September 28, 2020
The Islamic Republic of Iran has recently stepped up its repressive tactics with a series of high-profile executions in response to mass anti-government protests over the last two years. As the root causes of protests remain unaddressed, more violence and terror should be expected.
Despite global protest, the state executed national wrestling champion Navid Afkari on September 12, after rights group raised concerns that he had been tortured and forced to confess without a fair trial.
Afkari’s execution follows a successful high-profile campaign against death sentences imposed on three young men convicted for their involvements in the November 2019 protests. Like Afkari and countless other political prisoners, authorities tortured them, denied them a fair trial, and tormented their families. A court upholding the men’s death sentences triggered global outcry including from US President Donald Trump, and an unprecedented online campaign on Iranian social media. In response, authorities commuted their death sentences, although they are still imprisoned indefinitely.
After that tactical retreat, Iran’s judiciary executed an alleged spy and then political prisoner Mostafa Salehi, arrested during the late December 2017 – early January 2018 protests, to fortify the state’s wall of fear.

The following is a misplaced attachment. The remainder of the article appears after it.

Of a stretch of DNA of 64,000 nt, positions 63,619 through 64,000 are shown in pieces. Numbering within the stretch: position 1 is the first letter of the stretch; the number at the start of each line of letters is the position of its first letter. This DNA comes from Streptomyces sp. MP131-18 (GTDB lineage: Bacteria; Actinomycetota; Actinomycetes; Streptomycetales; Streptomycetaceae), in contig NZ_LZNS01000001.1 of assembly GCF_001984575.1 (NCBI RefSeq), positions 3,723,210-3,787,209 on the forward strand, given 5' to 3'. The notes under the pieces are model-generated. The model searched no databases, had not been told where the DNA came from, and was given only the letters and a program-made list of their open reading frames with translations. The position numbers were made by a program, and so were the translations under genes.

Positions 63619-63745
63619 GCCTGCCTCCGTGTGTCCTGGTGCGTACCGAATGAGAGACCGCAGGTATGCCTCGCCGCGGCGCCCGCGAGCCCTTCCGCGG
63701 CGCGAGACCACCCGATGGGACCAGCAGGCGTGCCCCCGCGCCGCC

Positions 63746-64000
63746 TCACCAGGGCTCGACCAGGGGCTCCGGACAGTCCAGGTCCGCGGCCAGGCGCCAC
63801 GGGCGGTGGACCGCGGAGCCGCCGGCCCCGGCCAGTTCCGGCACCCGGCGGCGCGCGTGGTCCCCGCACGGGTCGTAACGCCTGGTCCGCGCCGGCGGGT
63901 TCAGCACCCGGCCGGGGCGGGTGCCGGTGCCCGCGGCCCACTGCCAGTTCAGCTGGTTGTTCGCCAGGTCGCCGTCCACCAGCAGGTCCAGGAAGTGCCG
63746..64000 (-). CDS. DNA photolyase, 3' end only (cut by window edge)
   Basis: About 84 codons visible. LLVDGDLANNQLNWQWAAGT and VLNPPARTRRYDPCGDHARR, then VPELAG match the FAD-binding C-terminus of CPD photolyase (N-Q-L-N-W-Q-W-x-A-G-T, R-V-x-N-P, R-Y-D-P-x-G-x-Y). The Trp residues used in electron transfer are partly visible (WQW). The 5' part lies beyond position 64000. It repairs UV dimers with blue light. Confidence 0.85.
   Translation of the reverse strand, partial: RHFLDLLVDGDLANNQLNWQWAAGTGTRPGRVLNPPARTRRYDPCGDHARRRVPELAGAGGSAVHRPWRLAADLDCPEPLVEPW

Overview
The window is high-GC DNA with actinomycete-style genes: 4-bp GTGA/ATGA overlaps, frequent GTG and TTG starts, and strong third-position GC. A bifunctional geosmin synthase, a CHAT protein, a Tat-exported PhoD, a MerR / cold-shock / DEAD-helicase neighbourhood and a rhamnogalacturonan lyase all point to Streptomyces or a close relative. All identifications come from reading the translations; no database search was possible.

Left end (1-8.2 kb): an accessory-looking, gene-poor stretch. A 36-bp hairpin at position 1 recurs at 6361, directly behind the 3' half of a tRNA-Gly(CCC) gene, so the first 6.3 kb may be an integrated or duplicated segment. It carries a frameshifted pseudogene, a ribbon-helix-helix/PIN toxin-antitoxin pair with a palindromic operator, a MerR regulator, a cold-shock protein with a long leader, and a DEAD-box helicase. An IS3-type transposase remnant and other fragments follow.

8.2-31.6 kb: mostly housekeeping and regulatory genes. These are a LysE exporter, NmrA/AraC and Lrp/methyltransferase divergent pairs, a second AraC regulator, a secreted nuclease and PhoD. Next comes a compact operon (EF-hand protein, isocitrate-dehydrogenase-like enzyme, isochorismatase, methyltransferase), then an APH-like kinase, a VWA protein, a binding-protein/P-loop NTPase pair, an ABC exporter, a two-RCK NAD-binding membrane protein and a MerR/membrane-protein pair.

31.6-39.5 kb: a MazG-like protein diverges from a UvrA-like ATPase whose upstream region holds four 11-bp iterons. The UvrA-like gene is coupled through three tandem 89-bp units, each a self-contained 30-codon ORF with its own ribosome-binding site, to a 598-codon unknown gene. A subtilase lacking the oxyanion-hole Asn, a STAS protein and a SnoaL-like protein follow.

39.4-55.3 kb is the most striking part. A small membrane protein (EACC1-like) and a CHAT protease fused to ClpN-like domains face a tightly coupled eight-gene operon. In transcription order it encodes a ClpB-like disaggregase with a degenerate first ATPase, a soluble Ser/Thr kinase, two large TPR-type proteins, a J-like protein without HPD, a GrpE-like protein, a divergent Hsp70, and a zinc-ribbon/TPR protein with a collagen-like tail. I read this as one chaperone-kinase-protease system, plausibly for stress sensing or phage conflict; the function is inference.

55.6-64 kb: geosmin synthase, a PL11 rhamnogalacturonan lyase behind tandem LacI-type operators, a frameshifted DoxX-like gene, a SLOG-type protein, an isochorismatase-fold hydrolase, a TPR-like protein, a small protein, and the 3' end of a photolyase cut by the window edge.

Protests mobilized again on the web and the global stage after the judiciary announced it would uphold Afkari’s death sentence for allegedly stabbing a water municipality employee in a mass protest in August 2018. Afkari’s brothers too have been given lengthy prison sentences. International athletic associations and Trump called for Afkari’s release. It seemed as if the international and domestic pressure would work again. Or so people thought.
Authorities suddenly announced Afkari’s execution; he himself was apparently unaware until the last minute, and his lawyer and family say he was denied a last visit. Authorities have reportedly blocked roads in the vicinity of Sangar village in Fars Province to prevent more people coming to his grave.
The judiciary does not plan to stop with Afkari. At least 30 political prisoners are reportedly on death row Activists have warned that one Kurdish man and 4 Ahwazi-Arab political prisoners are at risk of imminent execution.